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Beginning with a consultation in February 2015, the UK Government set out its thoughts on establishing a Minimum Energy Efficiency Standard (MEES) for domestic and non-domestic buildings in the private rented sector in England and Wales.
Our non-domestic buildings are responsible for 12% of UK emissions, with c.60% of today’s buildings still expected to be operational by 2050. This means that 40-45% of total non-domestic floor space is currently already in use, much of which has poor levels of energy efficiency.
As such, the Energy Efficiency (Private Rented Property) (England and Wales) Regulations 2015 have been introduced to tackle the very least energy efficient buildings.
From the 1st April 2018, landlords of buildings within the scope of the regulations will be prevented from granting:
Furthermore, from the 1st April 2023, the regulations will apply to all privately rented non-domestic properties, including where a lease is already in place and a property is occupied by a tenant.
The regulations apply to all privately rented properties which are required to have an Energy Performance Certificate (EPC) in England and Wales, meaning that certain buildings, for example, places of worship, low energy usage buildings, etc., are exempt.
Properties are only considered to be ‘privately rented’ when they are leased on a term greater than six months, or less than 99 years.
In addition, in order to ensure that the regulations are effective and meaningful, only ‘relevant’ improvement works are required to be undertaken.
There are 3 main categories of exemptions from the regulations:
Finally, a new landlord is exempt from the regulations for six months from taking over ownership of a property.
All other exemptions are valid for a period of 5 years from notification.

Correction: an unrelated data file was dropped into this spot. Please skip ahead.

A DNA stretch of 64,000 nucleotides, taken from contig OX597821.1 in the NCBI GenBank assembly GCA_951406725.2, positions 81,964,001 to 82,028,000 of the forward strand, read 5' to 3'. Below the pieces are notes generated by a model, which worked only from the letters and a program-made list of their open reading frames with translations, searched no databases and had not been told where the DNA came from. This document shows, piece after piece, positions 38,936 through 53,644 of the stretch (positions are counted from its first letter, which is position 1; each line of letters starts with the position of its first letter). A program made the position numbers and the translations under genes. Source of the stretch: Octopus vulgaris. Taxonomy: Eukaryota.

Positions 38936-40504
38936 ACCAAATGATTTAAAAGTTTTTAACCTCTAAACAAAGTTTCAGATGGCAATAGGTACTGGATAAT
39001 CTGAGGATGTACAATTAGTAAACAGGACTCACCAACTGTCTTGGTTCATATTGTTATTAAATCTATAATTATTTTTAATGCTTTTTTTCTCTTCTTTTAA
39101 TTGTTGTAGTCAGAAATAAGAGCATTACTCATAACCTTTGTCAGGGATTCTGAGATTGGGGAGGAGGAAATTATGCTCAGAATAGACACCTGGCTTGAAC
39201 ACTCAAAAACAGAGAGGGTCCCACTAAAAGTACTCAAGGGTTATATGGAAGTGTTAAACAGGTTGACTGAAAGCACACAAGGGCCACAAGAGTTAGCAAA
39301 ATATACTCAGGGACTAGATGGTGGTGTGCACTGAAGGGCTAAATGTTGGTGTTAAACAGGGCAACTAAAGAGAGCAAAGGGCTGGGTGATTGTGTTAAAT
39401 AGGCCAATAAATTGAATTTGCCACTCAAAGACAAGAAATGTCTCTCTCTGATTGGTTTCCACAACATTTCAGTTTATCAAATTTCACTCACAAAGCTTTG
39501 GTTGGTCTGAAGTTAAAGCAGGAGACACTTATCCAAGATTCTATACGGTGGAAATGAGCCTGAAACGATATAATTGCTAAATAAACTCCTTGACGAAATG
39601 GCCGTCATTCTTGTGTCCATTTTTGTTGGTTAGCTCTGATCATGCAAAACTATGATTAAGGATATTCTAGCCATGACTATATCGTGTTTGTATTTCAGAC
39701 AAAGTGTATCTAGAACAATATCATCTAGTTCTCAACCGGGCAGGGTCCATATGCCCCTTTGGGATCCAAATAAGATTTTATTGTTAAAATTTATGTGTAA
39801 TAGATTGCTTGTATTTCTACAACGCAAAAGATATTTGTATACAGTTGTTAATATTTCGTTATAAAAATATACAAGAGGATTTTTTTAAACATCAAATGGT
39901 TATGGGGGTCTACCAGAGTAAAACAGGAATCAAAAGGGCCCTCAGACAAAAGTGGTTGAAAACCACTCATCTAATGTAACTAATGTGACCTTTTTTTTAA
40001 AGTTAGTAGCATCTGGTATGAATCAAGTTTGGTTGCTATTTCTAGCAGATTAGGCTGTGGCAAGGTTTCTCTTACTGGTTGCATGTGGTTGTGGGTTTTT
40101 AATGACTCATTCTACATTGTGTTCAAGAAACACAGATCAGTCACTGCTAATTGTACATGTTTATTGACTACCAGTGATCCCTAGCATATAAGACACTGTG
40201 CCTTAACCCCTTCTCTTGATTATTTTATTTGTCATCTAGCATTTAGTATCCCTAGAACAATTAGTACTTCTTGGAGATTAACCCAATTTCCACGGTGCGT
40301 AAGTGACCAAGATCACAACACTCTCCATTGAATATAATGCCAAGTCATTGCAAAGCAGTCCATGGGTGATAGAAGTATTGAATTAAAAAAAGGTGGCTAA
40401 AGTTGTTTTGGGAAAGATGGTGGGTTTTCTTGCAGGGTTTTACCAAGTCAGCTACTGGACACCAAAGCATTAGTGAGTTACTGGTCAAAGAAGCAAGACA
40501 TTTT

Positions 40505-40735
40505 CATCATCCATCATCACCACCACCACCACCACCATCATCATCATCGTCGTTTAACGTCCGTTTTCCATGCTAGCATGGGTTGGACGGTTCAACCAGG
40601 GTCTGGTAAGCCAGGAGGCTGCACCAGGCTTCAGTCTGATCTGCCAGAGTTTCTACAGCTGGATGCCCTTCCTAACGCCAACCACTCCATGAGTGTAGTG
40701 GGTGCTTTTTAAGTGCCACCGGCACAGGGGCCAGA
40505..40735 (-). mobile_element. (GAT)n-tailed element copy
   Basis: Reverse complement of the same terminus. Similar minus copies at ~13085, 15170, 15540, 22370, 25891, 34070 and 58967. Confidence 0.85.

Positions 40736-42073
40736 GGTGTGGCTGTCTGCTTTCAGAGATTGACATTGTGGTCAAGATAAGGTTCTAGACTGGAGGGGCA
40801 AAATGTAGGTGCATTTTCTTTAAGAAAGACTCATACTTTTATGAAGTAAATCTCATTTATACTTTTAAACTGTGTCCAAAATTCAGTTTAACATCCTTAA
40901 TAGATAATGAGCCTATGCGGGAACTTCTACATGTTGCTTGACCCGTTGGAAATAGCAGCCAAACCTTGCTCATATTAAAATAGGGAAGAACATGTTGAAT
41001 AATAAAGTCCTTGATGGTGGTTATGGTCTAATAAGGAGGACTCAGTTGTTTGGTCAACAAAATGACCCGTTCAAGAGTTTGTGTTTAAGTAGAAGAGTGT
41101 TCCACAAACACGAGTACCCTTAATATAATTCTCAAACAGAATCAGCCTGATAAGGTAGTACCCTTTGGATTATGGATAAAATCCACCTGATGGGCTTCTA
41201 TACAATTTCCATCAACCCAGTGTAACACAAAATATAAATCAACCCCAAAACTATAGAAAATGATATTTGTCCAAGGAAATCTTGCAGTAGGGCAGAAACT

An exception can be recorded where all ‘relevant’ improvements are implemented, but a building still fails to meet the Minimum Energy Efficiency Standards, allowing the landlord to continue to lease the property.
It is required for all exemptions and exceptions (including temporary exemptions) to be recorded on the PRS Exemption Register.
Failure to record these will mean that a landlord cannot lease the building, without being in breach of the regulations.
To be fully compliant with the MEES Regulations, all exemptions must be backed by appropriate and robust supporting evidence.
Compliance will be enforced by Local Weights and Measures Authorities. Landlords found to be in breach of the regulations may be subject to significant financial and reputational penalties.
Where a landlord lets a building which does not comply with MEES Regulations, they can be subject to financial penalties of up to £150,000, as well as public notification of their non-compliance.
Additional penalties apply for failing to appropriately record or evidence exemptions.
MEES will transform the rental sector for commercial landlords, tenants, property management companies, local authorities and anyone concerned with private rented properties. As the regulations impose restrictions on privately rented properties, it is essential to understand the relevant requirements and obligations.
Stroma Tech has an expert team, who can help to determine potential risks across large portfolios, and work with you to ensure properties meet the required standards of compliance.